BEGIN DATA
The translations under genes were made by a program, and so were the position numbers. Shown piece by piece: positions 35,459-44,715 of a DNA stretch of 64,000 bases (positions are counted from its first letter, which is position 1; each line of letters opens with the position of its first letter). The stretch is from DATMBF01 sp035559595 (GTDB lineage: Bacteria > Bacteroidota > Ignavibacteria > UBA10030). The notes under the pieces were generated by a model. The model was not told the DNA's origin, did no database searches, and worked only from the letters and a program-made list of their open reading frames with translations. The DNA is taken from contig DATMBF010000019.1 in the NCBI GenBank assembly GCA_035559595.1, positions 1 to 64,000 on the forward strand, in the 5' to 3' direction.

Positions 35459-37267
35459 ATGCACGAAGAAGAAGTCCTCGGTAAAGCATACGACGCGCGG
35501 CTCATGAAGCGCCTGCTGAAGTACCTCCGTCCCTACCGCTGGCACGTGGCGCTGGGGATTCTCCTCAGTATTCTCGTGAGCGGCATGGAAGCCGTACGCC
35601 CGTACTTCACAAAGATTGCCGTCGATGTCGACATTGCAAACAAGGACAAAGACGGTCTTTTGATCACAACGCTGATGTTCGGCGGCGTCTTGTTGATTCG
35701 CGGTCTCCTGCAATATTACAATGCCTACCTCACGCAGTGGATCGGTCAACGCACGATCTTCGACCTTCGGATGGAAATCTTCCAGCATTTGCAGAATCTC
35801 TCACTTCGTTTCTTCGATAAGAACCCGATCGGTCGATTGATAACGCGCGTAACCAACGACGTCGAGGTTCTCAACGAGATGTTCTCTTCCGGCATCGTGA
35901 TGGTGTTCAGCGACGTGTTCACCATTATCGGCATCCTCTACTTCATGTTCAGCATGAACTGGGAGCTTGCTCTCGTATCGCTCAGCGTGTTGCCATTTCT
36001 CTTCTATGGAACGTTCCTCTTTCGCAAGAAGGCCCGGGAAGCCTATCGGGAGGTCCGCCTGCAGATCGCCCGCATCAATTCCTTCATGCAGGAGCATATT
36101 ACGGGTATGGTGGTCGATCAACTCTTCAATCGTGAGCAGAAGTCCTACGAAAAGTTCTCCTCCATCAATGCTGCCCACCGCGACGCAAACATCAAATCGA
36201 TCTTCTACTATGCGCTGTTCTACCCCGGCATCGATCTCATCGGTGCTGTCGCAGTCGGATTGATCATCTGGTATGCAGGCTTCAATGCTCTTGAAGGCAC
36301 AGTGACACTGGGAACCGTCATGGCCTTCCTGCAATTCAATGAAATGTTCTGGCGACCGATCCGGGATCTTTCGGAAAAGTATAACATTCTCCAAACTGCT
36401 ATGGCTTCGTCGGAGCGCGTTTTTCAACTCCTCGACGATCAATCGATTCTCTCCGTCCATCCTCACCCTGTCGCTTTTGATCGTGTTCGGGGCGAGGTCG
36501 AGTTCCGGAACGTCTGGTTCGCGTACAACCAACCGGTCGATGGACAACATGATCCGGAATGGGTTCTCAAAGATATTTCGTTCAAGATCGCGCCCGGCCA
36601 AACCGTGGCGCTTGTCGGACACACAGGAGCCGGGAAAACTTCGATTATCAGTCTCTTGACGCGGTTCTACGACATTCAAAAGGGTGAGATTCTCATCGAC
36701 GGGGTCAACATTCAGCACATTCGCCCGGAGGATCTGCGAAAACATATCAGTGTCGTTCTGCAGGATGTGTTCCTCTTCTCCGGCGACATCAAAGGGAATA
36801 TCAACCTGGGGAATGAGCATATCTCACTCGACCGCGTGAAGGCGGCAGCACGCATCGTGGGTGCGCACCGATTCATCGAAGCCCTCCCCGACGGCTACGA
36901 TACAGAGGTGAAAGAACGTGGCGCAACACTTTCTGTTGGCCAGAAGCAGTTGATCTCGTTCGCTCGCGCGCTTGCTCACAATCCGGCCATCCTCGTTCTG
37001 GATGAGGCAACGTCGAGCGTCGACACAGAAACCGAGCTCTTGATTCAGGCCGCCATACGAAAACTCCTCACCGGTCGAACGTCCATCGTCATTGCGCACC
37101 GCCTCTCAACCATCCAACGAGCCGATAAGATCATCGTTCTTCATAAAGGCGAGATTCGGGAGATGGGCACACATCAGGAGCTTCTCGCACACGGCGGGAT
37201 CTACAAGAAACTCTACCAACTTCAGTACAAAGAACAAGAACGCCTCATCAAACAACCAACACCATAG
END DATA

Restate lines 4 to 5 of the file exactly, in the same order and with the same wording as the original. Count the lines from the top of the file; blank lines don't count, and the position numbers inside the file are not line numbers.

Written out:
35501 CTCATGAAGCGCCTGCTGAAGTACCTCCGTCCCTACCGCTGGCACGTGGCGCTGGGGATTCTCCTCAGTATTCTCGTGAGCGGCATGGAAGCCGTACGCC
35601 CGTACTTCACAAAGATTGCCGTCGATGTCGACATTGCAAACAAGGACAAAGACGGTCTTTTGATCACAACGCTGATGTTCGGCGGCGTCTTGTTGATTCG